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Asteroid impact crater – 14 km in diameter discovered in Nicaragua

The first detailed study of a large circular depression 14 kilometres in diameter in the mountains of northern Nicaragua, named Pantasma, shows that it resulted from the impact of an asteroid 800,000 years ago. Evidence of this impact comes from the detection of two phases of high pressure and traces of extraterrestrial matter. Pantasma is the first impact crater to be discovered in Central America, and only the fourth on Earth over ten kilometres long and less than three million years old.

Asteroid impact crater – 14 km in diameter discovered in Nicaragua

Publication date: 18/03/2019

Press, Research

Related themes : Origins

A large circular depression 14 kilometres in diameter in the volcanic rocks of the mountains of northern Nicaragua, named Pantasma, was until now thought to be the result of a volcanic collapse. However, a field study carried out in 2016 and the petrological and geochemical analyses of the material collected show that this depression is the result of an asteroid impact that is thought to have taken place 800,000 years ago, an event much more recent than the local volcanism. The analyses in this study, published in the journal Meteoritics and Planetary Science, were carried out by an international team of researchers from France (CEREGE, IPAG, IPGP, LSCE and LGL-TPE), Australia, Belgium and Canada.

The Pantasma Valley, in the north of Nicaragua, is thought to have been formed by an asteroid impact 800,000 years ago.

Argon/Argon radiochronology was used to date the glass produced by the impact. The formation of this glass during an impact is demonstrated by the very low water content and the presence of two high-pressure phases polymorphous with quartz and zircon: coesite and reidite. Conditions during the impact are estimated at a temperature in excess of 2000°C and a pressure in excess of 30 GPa. An impact breccia found in the centre of the crater reveals traces of extraterrestrial material, as demonstrated by chromium isotope ratios. The isotopic composition of the impactor from the asteroid belt corresponds to an ordinary chondrite. Pantasma is the first impact crater discovered in Central America, and only the fourth over ten kilometres and less than three million years old known on Earth (along with the Bosumtwi crater in Ghana, Zhamanshin in Kazakhstan and Hiawatha in Greenland, published in 2018).

Topographic erosion model based on the current topography and including the formation of a lake at the bottom of the Pantasma crater.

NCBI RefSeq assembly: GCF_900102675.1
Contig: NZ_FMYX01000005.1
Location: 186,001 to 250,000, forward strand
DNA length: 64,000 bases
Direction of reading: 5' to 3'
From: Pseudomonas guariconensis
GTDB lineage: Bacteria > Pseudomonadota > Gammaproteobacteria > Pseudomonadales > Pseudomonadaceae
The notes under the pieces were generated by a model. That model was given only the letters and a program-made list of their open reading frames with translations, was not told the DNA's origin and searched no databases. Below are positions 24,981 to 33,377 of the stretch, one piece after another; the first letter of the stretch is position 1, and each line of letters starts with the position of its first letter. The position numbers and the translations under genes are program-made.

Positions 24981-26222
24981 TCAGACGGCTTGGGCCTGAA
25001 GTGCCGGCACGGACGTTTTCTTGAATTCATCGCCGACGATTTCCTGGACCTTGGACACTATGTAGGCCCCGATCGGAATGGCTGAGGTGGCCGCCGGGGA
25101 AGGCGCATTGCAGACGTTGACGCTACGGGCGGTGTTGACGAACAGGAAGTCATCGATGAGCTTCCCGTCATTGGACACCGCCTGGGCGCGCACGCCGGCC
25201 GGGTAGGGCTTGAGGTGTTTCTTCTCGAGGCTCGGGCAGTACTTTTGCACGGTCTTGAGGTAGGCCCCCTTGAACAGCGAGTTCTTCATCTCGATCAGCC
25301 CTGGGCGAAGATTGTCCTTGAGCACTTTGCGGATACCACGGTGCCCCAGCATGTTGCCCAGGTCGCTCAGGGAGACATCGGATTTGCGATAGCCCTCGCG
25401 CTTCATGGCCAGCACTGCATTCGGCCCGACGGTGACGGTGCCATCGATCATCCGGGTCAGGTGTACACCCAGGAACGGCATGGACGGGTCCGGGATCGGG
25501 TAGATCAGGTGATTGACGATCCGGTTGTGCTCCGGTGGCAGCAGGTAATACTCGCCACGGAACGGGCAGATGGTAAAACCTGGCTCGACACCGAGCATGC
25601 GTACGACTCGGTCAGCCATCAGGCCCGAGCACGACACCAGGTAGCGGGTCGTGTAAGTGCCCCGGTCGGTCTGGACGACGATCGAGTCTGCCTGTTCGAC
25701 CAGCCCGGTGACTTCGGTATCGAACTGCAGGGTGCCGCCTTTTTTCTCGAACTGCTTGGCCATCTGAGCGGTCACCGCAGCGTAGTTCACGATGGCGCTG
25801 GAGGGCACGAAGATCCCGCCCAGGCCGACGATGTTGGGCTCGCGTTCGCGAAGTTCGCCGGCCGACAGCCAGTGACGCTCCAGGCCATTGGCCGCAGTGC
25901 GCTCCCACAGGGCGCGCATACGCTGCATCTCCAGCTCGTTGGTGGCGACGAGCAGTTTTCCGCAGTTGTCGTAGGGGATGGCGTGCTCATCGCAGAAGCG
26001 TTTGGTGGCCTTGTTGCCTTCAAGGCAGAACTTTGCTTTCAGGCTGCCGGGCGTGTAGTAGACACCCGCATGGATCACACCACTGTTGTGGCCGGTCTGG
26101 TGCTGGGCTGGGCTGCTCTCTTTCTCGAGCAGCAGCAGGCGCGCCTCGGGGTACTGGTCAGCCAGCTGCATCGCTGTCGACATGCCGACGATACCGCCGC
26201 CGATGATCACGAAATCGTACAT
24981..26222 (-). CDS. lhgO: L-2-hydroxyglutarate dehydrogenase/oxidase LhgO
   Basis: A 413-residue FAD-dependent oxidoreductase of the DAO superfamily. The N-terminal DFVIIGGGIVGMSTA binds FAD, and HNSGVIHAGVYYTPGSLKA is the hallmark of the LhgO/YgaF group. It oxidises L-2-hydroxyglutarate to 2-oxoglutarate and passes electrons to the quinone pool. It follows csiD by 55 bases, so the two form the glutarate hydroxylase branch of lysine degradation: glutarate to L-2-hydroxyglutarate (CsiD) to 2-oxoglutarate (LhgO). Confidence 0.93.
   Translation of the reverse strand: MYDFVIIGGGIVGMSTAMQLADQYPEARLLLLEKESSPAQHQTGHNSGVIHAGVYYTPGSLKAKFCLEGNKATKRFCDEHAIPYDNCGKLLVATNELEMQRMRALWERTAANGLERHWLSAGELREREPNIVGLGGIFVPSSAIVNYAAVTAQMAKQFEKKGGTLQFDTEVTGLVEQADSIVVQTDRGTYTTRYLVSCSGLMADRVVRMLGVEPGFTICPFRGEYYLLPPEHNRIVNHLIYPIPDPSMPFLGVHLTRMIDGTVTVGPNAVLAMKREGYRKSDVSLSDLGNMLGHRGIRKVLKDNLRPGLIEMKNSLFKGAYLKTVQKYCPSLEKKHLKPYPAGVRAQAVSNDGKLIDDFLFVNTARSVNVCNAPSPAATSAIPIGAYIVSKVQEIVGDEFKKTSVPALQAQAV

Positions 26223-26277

The modification of the crater’s shape by the very active erosion of the region has been modelled and is compatible with the age of the impact. This discovery confirms that there are still many large craters exposed at the surface to be discovered on Earth, preferably in remote regions (such as Greenland) or little-studied regions (Africa, Latin America, Asia), where the density of known large craters is on average five times lower than in Europe, North America and Australia. The first group of continents has only fourteen craters larger than ten kilometres exposed at the surface, half as many as the second group, even though its surface area is more than twice as large.

The authors also propose to test the hypothesis that the field of distal impact glasses (tectites) discovered in Belize by petroleum geologist Jean Cornec, 500 km further north, originated from the Pantasma crater. The Argon/Argon ages match, as do the isotopic and chemical compositions. The Belize tectite/Pantasma crater pair has very similar characteristics to the Côte d’Ivoire tectite/Bosumtwi crater pair, including the same type of impactor.

 

Find out more:

  • P. Rochette, R. Alaç, P. Beck, G. Brocard, A. J. Cavosie, V. Debaille, B. Devouard, F. Jourdan, B. Mougel, F. Moustard, F. Moynier, S. Nomade, G. R. Osinski B. Reynard and J. Cornec. Pantasma: Evidence for a Pleistocene circa 14 km diameter impact crater in Nicaragua Meteoritics and Planetary Science (2019) doi: 10.1111/maps.13244
  • The French laboratories involved are the Centre européen de recherche et d’enseignement de géosciences de l’environnement (CEREGE, Aix-Marseille Univ./CNRS/INRA/IRD/Coll. France), the Institut de planétologie et astrophysique de Grenoble (IPAG, Univ Grenoble Alpes/CNRS), the Institut de physique du globe de Paris (IPGP, Univ. Sorbonne Paris Cité/CNRS/IPGP), the Laboratoire des sciences du climat et de l’environnement (LSCE, CEA/CNRS/UVSQ/IPSL) and the Laboratoire de géologie de Lyon (LGL-TPE, University of Lyon/ENS Lyon/CNRS).
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